What happened to Windows 10 1909?

Microsoft’s logo may not be Elmer Fudd in a red-and-brown cap, but the company has been vewy, vewy qwiet about the year’s second Windows 10 feature upgrade.

That upgrade – designated, if Microsoft hews to practice, “Windows 10 October 2019 Update” and given the 1909 four-digit yymm nickname – has been tossed down a well, muffled by a pillow, shut up in a basement room. It may be there, but no one’s heard from it.

In the past, Microsoft’s twice-annual feature upgrades have shot for April and October releases (even though numerically named as if they’d made it out in March and September). As one feature upgrade neared release, Microsoft shifted the attention of its Insider participants – the volunteers who test previewed versions of the OS – to the next upgrade.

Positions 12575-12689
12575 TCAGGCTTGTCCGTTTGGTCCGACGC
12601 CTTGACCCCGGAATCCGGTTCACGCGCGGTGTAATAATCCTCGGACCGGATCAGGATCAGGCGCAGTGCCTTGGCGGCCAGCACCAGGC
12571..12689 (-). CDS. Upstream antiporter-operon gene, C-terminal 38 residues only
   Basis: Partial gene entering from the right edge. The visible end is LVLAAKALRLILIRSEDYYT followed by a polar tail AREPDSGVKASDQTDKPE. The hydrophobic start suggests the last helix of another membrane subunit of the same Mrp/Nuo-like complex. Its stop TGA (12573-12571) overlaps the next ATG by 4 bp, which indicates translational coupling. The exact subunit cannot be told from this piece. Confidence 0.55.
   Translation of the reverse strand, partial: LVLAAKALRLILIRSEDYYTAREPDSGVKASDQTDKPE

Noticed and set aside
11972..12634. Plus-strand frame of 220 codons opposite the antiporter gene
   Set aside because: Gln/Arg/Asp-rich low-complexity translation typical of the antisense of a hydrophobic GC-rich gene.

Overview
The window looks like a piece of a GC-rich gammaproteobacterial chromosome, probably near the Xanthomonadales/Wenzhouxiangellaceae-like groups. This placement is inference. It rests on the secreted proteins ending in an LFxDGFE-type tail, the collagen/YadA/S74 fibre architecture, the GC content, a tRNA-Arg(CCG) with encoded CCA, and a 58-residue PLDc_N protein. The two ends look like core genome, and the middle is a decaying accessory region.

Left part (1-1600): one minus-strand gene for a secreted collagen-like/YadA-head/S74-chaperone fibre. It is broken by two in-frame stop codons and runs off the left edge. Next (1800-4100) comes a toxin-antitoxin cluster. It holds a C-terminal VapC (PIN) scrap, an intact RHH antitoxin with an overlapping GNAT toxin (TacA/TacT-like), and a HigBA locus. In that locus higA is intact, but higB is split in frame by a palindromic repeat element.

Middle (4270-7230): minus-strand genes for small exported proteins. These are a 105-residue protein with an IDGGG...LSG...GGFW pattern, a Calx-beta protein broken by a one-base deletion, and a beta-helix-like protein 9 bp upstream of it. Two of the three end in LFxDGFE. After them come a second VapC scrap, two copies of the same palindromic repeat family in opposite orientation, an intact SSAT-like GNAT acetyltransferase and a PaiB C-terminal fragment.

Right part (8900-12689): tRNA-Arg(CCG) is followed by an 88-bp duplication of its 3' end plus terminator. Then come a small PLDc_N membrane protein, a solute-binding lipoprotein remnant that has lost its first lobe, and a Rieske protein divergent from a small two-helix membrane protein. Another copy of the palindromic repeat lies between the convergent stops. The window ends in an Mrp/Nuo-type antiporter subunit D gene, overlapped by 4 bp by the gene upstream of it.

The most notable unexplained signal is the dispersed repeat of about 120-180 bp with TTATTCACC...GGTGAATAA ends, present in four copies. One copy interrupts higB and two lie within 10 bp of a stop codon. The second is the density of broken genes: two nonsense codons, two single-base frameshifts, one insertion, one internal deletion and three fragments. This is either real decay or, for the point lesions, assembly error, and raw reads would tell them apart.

In 2018, for example, even as Microsoft was wrapping up Windows 10 1803 for an eventual April 30 launch, it offered the 1809 successor on March 7 to Insiders who had opted for the “Skip Ahead” build channel. On May 3, the company began serving 1809’s early code to all Insiders, not just the few who had adopted Skip Ahead.

A year later, there was no sign of that practice. Instead, Microsoft jumped ahead one upgrade, to Windows 10 April 2020 Update, aka 2003. On Feb. 14, Microsoft started seeding the Skip Ahead group with builds from what it called the 20H1, or first half, 2020, development branch. To explain the detour, Microsoft said, “Some things we are working on in 20H1 require a longer lead time.”

Spokespeople also promised that the normal line of succession would somehow be retained. “We will begin releasing 19H2 (second half, 2019) bits to Insiders later this spring after we get 19H1 nearly finished and ready.”

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